Navigation Bar - Text Links at Bottom of Page

PAYBACK

About The Production

Principal photography on "PAYBACK" commenced in Chicago on September 17, 1997.

Chicago was chosen as a location because the city has a big urban look to it and some of the best-designed, Greek and Deco power buildings in America. Yet the age, the character and the alleys, have a harsh and rusted appearance. The filmmakers wanted to visualize a city that was deteriorating. They didn't want modern or mirrored buildings or things that were shiny metallic-just old stone buildings that were cold and gray.

According to Helgeland, part of the feel of the movie "will be a little rough around the edges and not polished at all. It's very stylized, very suited for a black and white movie. I'm also trying to make the time period very non-specific. You never know what city you're in. It's not Chicago; it's not New York. It's a place that exists in a movie, a great place to trap the characters and see what makes them tick. You'll never see a building that was built after 1940. You'll never see a mall. Cars are older cars, nothing newer than an '89. The movie's also got an ironic slant to it that reveals some dark humor. Mel's character is the straight man. No jokes. Just funny stuff happening all around him in a twisted sort of way."

"One of our biggest challenges was how we were going to visually communicate the story," says director of photography Ericson Core, "so we used the 'bleached by-pass' method of processing the film to reduce the colors to bare minimums."

"The city is definitely a character," continues Core. "If there's ever an image of sky, it is broken by jagged pieces of buildings. We are locked inside this city. The city's a pretty strong character and that's Porter's world. You feel that in the grittiness of it. My lighting and the type of film stock are based on the characters of the script. Super 35 has more grain, more grit and it helps us in depicting these surreal characters. It adds to the noir quality of the film, a lot of shadows, a lot of edge, a lot of darkness."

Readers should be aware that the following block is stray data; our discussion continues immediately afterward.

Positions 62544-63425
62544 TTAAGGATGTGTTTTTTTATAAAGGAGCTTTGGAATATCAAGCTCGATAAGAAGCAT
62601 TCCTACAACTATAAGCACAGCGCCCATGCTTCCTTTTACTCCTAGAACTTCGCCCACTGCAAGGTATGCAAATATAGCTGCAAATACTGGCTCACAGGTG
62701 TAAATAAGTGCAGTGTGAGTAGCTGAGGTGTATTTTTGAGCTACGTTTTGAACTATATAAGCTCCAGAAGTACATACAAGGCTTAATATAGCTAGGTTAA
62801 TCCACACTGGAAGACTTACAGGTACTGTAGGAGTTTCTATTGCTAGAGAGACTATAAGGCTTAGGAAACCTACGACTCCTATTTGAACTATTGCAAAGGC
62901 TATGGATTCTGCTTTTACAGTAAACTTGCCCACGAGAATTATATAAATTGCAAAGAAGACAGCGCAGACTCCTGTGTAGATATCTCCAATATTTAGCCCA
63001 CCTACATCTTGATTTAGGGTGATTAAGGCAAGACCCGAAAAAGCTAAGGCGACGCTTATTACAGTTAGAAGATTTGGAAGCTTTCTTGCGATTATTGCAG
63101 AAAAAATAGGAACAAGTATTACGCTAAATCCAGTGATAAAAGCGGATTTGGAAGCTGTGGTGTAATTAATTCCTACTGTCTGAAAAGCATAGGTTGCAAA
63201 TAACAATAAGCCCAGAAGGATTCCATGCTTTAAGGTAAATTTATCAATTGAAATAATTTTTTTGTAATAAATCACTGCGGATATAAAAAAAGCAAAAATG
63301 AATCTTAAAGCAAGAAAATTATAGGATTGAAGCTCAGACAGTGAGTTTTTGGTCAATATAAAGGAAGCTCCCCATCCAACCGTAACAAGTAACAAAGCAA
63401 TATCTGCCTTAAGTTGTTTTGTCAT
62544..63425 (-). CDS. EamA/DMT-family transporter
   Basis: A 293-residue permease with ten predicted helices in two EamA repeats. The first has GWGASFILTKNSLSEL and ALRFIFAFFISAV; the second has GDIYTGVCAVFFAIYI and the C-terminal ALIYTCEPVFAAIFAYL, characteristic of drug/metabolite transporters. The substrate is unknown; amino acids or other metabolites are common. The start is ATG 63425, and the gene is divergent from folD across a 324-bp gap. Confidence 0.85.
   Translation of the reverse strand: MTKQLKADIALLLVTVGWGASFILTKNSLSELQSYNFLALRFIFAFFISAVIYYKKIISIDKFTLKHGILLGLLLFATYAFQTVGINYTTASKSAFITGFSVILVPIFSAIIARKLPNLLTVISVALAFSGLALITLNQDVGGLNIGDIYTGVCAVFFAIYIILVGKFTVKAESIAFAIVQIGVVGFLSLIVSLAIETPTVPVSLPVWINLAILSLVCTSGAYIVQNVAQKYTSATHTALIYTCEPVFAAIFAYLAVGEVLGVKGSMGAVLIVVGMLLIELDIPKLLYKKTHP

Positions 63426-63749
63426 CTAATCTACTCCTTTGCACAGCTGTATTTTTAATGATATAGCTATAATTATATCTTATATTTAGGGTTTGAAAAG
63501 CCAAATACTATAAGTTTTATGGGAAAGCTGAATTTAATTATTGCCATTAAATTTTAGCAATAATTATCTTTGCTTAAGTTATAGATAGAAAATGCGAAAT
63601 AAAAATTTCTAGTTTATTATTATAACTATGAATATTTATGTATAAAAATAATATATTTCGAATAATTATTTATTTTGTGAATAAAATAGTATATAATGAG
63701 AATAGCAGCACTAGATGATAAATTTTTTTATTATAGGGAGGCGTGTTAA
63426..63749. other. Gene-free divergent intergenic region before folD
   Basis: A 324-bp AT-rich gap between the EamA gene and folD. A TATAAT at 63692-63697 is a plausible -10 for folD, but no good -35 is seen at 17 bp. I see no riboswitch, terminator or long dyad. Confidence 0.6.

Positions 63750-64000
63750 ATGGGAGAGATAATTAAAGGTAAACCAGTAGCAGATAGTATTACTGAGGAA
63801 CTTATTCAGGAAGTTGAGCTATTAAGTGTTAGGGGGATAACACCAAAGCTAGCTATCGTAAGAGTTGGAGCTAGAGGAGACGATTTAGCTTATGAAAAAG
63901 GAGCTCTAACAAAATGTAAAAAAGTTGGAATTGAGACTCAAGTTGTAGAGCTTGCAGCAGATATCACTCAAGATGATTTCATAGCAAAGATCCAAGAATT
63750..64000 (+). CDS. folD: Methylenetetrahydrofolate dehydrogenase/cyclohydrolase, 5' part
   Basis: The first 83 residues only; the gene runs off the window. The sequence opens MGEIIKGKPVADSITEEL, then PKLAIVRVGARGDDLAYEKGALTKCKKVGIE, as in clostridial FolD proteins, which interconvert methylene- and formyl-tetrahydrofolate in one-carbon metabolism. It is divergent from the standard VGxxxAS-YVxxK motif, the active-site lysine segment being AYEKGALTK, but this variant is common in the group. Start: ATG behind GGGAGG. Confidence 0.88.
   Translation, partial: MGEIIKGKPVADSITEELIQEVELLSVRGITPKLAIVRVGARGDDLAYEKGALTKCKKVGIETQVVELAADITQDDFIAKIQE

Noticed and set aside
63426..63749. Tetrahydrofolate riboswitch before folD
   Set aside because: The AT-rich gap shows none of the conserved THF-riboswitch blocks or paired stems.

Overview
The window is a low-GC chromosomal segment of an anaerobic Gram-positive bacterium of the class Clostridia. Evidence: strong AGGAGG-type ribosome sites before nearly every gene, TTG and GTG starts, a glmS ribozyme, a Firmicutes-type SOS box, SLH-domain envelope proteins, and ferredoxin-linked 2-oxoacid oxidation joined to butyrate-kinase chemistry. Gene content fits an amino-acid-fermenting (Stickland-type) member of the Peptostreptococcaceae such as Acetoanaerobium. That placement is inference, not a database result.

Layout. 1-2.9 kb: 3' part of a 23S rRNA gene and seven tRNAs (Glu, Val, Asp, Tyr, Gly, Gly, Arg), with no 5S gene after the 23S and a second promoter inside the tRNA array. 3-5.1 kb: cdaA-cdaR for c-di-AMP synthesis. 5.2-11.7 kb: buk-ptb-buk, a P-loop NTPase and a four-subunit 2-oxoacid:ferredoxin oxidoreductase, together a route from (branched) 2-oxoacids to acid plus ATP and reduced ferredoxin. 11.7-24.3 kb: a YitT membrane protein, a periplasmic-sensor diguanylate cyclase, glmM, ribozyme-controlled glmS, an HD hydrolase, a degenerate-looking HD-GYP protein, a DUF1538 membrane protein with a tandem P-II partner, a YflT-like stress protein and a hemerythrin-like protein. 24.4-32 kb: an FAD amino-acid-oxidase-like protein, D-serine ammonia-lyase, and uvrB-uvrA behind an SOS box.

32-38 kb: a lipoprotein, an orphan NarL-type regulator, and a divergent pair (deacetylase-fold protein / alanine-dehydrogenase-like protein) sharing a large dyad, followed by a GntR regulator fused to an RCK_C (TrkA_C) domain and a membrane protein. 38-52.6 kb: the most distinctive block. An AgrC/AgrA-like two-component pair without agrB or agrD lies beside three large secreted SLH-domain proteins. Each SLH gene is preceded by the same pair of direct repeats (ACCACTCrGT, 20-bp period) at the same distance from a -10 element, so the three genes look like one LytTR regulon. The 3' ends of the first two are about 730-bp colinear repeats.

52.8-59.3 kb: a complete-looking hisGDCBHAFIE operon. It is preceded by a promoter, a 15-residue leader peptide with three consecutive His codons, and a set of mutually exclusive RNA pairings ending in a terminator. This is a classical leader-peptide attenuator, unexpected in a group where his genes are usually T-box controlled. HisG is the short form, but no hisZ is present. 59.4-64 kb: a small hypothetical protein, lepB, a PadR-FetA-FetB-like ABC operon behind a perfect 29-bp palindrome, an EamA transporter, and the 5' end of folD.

"We're trying to keep Mel's character centered and specific most of the time," says Core, "showing his character as a very single-minded, very determined person traveling through this world, a visual metaphor of sorts. We may use several off-centered angles of other characters, then come back to one single shot of Mel."

For Richard Hoover, blending his production design with the use of the "bleached by-pass" process, which leaves the original black and white negative on top of the colored layers of the film stock, created a new challenge.

"To get rid of color in the city was a lot tougher than we thought," admits Hoover. "The yellows were too bright, so we had buckets of brown pigment, mixed in. We had to have a painter in the morning ready to paint out the red curbs which would wash out at the end of the day's filming."

"I had to take the color out of the wardrobe," says costumer Ha Nguyen. "So, I concentrated my designs to take advantage of the fabrics, textures and unusual cuts-gray suits, white shirts, funky hats, sleazey jackets, trashy skirts, spiked heels. All Vegas cheap and city cool."

"It's retro, "says Gibson, "in the way that Brian is shooting it. Nobody's wearing any bright colors. There's some pretty wacky stuff in it -- its harsh, gritty, ironic and funny. You're gonna see things done that one can't do in polite society."

TOP

Home | Theaters | Video | TV

Your Comments and Suggestions are Always Welcome.
Contact CinemaReview.com

2014 1,  All Rights Reserved.

Google

Find:  HELP!

Google